Money laundering is a federal crime. This means money laundering charges are prosecuted in federal courts — where a conviction usually results in long prison sentences and enormous fines. Because this offense is a financial crime relating to the U.S. Tax Code, the Criminal Investigation (CI) division of the Internal Revenue Service (IRS) frequently investigates money laundering suspects. But what is money laundering? What are the criminal penalties if a defendant is convicted? And, perhaps most importantly, what sort of prognosis can defendants who are facing money laundering charges expect? Our Philadelphia white collar crime lawyers have the answers.
Numerous federal statutes make money laundering and related activities felony offenses. Money laundering was first formally recognized as a criminal offense with the Money Laundering Control Act of 1986, or 18 U.S. Code § 1956, which sets forth definitions and criminal penalties. But before we discuss the consequences of being convicted, let’s clearly identify what money laundering actually constitutes.
Money laundering is a complex financial crime which, in the words of the IRS, involves “activities and financial transactions that are undertaken specifically to hide the true source of the money.” Money laundering is frequently associated with organized crime, where criminal enterprises attempt to create the illusion that their profits derive from a legitimate business entity, in order to (1) deflect suspicion of involvement in illegal activities, and (2) invest or spend the profits without attracting unwanted attention from the IRS. (In fact, the IRS famously relied on tax evasion charges as a means to finally catch Al Capone when he could not be charged with any other offenses.)
The IRS describes the act of money laundering as “tax evasion in progress,” as both the source and the amount of money is distorted by the offender. However, while closely related, tax evasion is a distinct crime as described by 26 U.S. Code § 7201 (Attempt to Evade or Defeat Tax). What sets money laundering apart is that it specifically “involves the proceeds of specified unlawful activity.” Money laundering occurs when the offender, while aware of the unlawful source of the money:
The Money Laundering Control Act also prohibits the actual or attempted transport, transmission, or transferral of the money from the United States “to or through” any location outside the country, or vice versa (i.e. to the U.S. from or through a location outside the country).
The penalties for a money laundering conviction can be incredibly harsh. Convicted offenders face a maximum prison sentence of up to 20 years in prison, as well as a maximum fine of either $500,000 or twice the value of the funds or property involved — whichever figure is larger.
As most people are well aware, the Internal Revenue Service is far from being a passive or reactive organization. On the contrary, the IRS is somewhat notorious for its aggressive and hyper-vigilant approach to suspected financial crimes, both on a domestic and international basis. This can be confirmed by a quick glance at the IRS’ own statistics about criminal investigations — and subsequent prosecutions and convictions — pertaining to money laundering.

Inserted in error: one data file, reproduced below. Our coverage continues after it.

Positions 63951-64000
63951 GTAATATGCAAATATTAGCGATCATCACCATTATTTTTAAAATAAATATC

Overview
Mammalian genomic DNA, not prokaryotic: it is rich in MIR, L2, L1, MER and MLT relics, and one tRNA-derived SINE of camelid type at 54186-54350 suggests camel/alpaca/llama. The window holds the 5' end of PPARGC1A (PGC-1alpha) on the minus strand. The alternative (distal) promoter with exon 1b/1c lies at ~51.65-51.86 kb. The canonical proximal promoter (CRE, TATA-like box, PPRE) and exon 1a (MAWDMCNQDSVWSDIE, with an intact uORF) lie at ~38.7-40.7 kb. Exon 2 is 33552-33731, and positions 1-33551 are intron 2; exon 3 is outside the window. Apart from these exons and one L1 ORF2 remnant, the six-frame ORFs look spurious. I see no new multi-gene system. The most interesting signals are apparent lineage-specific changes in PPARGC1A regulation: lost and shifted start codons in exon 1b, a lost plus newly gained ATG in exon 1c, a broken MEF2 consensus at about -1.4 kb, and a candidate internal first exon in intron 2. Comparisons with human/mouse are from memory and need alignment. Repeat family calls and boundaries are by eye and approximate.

While IRS criminal data taken from FY 2012 through FY 2014 shows a gradual linear decline in virtually every aspect of the IRS’ money laundering investigations, a large portion of investigations consistently resulted in recommendations for criminal prosecution, which in turn consistently resulted in large numbers of indictments and prison sentences. The IRS supplies the following data by fiscal year:
While prosecution recommendations decreased dramatically from 2012 to 2014, the number of individuals who ultimately received prison sentences barely declined. What’s more, the average sentence length increased, peaking in 2013.
As you these statistics make plain, a large portion of money laundering charges lead to criminal convictions — and lengthy prison sentences. People convicted of money laundering and other financial offenses often struggle with employment, particularly in the financial sector, and are burdened with the long-term consequences that can result from having a criminal record.
If you’ve been charged with money laundering or other white collar crimes, it is absolutely critical to speak with an experienced Philadelphia issuing a bad check lawyer immediately. Philadelphia money laundering defense attorney Lloyd Long represent clients charged with a wide variety of financial and federal crimes, including but not limited to corporate fraud, tax fraud, securities fraud, wire and mail fraud, and embezzlement. To set up a free and completely confidential legal consultation, call our law offices right away at (215) 302-0171.